Bucharest, 17th of November 2009 ? World Bloggers outspeak their support to two imprisoned video blogging youth activists in Azerbaijan as well as all persecuted, detained and imprisoned bloggers throughout the world. Continue to read.
and other issues in CyberWorld
Cormac Callanan (Ireland)
Marco Gercke (Germany)
Estelle De Marco (France)
Hein Dries-Ziekenheiner (Netherlands)
Google?s Chrome OS project, first announced in July, will become available for download within a week, we?ve heard from a reliable source. Google previously said to expect an early version of the OS in the fall.
What can we expect? Driver support will likely be a weak point. We?ve heard at various times that Google has a legion of engineers working on the not so glamorous task of building hardware drivers. And we?ve also heard conflicting rumors that Google is mostly relying on hardware manufacturers to create those drivers. Whatever the truth, and it?s likely in between, having a robust set of functioning drivers is extremely important to Chrome OS?s success. People will want to download this to whatever computer they use and have it just work.
The government has revealed details of its Digital Economy Bill, trailed in the Queen’s Speech. One proposal which has already attracted a great deal of attention is the introduction of new penalties for those suspected of internet piracy, from disconnection to hefty fines. Laws which allow the swift termination of pirates’ internet connections (often on a ‘three strikes and you’re out’ basis) have been spreading across the world recently, from France to South Korea.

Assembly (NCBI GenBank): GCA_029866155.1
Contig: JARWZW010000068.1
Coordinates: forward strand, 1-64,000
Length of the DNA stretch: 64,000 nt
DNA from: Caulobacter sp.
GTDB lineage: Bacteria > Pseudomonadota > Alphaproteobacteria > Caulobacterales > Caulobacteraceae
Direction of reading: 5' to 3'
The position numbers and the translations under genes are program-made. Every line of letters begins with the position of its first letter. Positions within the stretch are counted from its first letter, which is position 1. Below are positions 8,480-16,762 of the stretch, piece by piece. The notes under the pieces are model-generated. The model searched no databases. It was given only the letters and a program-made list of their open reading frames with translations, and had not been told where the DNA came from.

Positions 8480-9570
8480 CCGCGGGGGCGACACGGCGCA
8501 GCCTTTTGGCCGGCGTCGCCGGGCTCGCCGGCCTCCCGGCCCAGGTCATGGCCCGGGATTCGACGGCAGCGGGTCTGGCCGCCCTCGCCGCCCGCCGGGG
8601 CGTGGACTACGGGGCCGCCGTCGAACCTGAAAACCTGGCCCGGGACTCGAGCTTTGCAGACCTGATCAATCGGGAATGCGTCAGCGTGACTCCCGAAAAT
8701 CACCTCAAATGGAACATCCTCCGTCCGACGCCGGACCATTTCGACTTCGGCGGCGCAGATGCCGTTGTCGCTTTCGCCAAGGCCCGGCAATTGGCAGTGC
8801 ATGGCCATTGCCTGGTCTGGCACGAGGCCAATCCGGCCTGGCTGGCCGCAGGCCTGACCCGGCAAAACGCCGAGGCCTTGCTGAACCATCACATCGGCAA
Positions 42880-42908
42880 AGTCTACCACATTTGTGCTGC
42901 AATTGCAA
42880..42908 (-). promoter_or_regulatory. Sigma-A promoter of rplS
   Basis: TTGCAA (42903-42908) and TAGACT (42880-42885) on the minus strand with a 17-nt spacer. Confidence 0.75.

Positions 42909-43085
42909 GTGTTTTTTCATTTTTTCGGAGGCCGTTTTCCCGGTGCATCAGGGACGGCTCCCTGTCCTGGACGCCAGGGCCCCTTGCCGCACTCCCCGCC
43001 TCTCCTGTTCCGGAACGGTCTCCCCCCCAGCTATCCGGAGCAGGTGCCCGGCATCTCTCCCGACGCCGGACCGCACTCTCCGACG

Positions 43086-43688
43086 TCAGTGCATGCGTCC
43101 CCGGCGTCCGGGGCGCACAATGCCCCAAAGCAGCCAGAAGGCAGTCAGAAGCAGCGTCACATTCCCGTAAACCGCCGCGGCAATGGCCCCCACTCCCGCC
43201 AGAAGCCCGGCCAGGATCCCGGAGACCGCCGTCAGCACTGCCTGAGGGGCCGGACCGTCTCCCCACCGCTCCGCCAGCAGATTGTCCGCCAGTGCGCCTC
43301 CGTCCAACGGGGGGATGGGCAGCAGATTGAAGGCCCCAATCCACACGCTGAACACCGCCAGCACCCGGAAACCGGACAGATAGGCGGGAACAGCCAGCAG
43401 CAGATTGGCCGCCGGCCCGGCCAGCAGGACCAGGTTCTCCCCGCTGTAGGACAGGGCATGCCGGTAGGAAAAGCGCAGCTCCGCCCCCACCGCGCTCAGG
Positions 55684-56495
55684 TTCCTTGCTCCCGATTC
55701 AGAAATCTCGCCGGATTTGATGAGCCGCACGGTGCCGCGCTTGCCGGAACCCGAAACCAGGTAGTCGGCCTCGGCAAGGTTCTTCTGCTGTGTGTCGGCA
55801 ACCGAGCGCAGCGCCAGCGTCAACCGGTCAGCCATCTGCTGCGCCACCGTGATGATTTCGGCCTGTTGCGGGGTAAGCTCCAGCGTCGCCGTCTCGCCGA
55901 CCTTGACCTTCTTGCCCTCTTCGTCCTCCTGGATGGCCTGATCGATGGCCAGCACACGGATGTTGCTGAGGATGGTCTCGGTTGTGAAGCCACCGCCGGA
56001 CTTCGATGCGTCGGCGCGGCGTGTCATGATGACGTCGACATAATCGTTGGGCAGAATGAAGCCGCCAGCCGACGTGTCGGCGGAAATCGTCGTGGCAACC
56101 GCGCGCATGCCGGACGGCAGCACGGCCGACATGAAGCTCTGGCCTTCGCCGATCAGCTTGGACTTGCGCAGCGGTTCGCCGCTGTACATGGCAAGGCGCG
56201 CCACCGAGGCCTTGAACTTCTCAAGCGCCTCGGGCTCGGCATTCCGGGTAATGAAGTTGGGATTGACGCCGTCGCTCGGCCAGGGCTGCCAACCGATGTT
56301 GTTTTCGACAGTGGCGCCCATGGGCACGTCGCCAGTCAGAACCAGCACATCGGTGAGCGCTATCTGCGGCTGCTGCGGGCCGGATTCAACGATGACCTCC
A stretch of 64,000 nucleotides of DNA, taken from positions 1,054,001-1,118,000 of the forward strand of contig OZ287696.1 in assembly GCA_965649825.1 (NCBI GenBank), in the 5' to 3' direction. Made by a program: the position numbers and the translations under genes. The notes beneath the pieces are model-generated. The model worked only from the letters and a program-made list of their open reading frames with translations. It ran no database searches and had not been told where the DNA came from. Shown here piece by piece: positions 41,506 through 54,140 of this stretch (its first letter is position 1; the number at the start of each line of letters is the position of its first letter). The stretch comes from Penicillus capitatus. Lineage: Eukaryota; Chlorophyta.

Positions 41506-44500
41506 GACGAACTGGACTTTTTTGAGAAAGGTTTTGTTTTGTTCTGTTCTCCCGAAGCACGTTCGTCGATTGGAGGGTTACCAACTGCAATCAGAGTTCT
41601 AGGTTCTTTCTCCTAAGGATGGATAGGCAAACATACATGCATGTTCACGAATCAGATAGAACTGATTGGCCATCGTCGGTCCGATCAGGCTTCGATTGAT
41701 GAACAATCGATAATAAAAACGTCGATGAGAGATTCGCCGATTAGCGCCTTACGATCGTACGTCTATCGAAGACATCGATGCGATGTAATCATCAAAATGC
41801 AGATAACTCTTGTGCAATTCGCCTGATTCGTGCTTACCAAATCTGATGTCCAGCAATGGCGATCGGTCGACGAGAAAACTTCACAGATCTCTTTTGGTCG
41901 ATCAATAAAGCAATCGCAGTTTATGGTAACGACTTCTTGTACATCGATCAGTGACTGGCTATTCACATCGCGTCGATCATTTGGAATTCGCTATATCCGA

Filip Stojanovski is a Global Voices author and translator based in Skopje, Macedonia. He is the Program Coordinator of Metamorphosis, a think tank which seeks the development of democracy and prosperity by promoting knowledge-based economy and information society. He has been blogging in both English and Macedonian since 2003 and has written a number of essays and research papers. His essay ?Some Sources Of Bias In Reporting About Macedonia? is especially relevant to those interested in global perceptions of Macedonia.
This past week at the Brazilian Digital Culture Forum [pt] I had a chance to meet up with Diego Casaes, a dedicated Global Voices author and translator from Salvador, Brazil. Much of Diego’s writing on Global Voices has spread awareness about legislative threats to online freedom in Brazil, such as the infamous ?Azeredo Bill?. He has also profiled cyber-activists like João Carlos Caribé and Daniel Pádua (who just lost his life to cancer) and their attempts to protect the individual freedoms and social bonds enabled by the Internet.